Bookmark   December 13, 2011 at 11:44PM
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pirate_girl(Zone7 NYC)

Here are the plants:

closer up

closer still: notice that there are roots as well, some of which seem to come out of the tubers

closest, rather potato looking.

    Bookmark   December 14, 2011 at 12:12AM
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goren

Sometimes roots just naturally get ahead of the plant and there's no reason not to remove the overabundance of them since it will cause no harm to the plant.
Often when a plant is replanted the cutting back of some of the roots is a good thing to do since we wish to clean up the plant before giving it a fresh start---which repotting will do.
Now some will suggest you not repot until spring...when the plant is encouraged to add new growth--something the roots can feed. Repotting in the winter--since there is much less sunlight (intensity) the plant is not growing, ergo, doesn't need as much roots since cutting back of the amount of water is recommended. The plant, since its not growing, doesn't require the amount of water it normally needs when the sun's intensity is higher. The roots therefore can be much less to feed what foliage is above.

As far as plugging a hole with something....what's the point?
Plants must drain. A simple adding of material at the bottom of the soil allows such drainage and can prevent overwatering and root rot.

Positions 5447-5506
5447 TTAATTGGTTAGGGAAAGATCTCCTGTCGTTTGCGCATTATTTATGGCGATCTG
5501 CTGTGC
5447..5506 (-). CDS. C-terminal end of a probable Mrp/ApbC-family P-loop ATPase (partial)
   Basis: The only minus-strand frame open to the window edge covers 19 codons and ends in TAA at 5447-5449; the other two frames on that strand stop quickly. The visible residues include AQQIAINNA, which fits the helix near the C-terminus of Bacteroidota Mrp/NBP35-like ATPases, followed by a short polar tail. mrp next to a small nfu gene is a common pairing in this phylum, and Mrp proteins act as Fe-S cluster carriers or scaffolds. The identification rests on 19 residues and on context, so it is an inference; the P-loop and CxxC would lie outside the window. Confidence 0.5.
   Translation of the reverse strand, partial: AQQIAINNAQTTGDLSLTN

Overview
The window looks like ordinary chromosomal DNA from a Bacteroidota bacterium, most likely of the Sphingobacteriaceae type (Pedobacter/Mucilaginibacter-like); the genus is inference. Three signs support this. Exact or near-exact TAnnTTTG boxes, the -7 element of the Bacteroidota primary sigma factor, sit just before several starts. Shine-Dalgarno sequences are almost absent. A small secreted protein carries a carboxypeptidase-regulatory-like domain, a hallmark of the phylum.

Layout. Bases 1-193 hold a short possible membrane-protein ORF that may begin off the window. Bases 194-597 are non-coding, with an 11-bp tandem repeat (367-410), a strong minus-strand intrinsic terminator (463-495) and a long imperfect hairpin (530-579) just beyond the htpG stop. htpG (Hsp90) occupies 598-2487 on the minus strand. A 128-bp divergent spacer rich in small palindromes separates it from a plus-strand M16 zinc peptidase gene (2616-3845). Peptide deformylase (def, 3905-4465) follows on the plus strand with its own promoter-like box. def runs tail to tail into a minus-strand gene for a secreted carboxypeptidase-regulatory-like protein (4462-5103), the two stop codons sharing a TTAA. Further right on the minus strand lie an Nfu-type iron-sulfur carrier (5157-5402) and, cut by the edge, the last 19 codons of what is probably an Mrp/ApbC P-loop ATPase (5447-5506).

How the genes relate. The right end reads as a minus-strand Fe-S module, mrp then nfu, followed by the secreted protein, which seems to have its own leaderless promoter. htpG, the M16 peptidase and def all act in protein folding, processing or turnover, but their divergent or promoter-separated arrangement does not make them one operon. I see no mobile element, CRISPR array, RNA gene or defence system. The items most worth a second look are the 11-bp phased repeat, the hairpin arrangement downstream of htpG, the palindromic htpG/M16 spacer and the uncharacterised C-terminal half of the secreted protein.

Plugging a hole encourages the roots to go around the bottom of the pot--the plant becomes root bound and what water is not used by the plant sits at the roots. Subsequent watering, then adds to the volume which can result often in the roots not being able to take up the excess, and root rot results. The bottom leaves are the first to diagnose the problem.

    Bookmark   December 14, 2011 at 10:54AM
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kaktuskris

I agree, I think you have to grow your plants to suit you, not someone else.

I have a couple of ZZ plants I started from leaves also, very similar in size to Karen's. Lately I have lifted the plant higher in the pot, to expose some of the tuber, which I find interesting. If it thrives like this, I will keep it that way.

Yes, the terra cotta pot shard partially covering the drain hole is just to help keep the soil from spilling out, but there are better ways of doing this, as already mentioned.

In my view, each one of us has unique growing situations and lifestyles, so one general rule for growing certain plants will not work for everyone. We experiment a bit, and when we see what works best for our growing conditions, we stick with it. Just my humble opinion.

Christopher

From My Pictures

    Bookmark   December 14, 2011 at 7:48PM
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deburn(6 - Boston MA)

PG, iirc is If I Remember Correctly!

    Bookmark   January 25, 2012 at 10:20PM
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tapla (mid-MI z5b-6a)

Tampopo - if you're still around, I can offer some information that puts root pruning in the proper perspective.

In some ways, our plants are like our automobiles - we don't have to maintain them, but we know they will perform better and last longer if we do. I won't bother going into detail unless you're interested, or even still following the thread.

Al

    Bookmark   January 25, 2012 at 10:41PM
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pirate_girl(Zone7 NYC)

Hey there Deburn,

Thanks for defining IIRC, NOW I get it!!!

    Bookmark   February 2, 2012 at 3:40PM
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deburn(6 - Boston MA)

You're welcome, PG! next up: what's AFAIK?

:-)

    Bookmark   February 3, 2012 at 11:09PM
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whip1 Zone 5 NE Ohio

AFAIK = As Far As I Know

Tamp,
If your still around, there's no wrong or right way to do it. I like a little bit of the "bulb" showing. Here's mine.

    Bookmark   February 4, 2012 at 8:03AM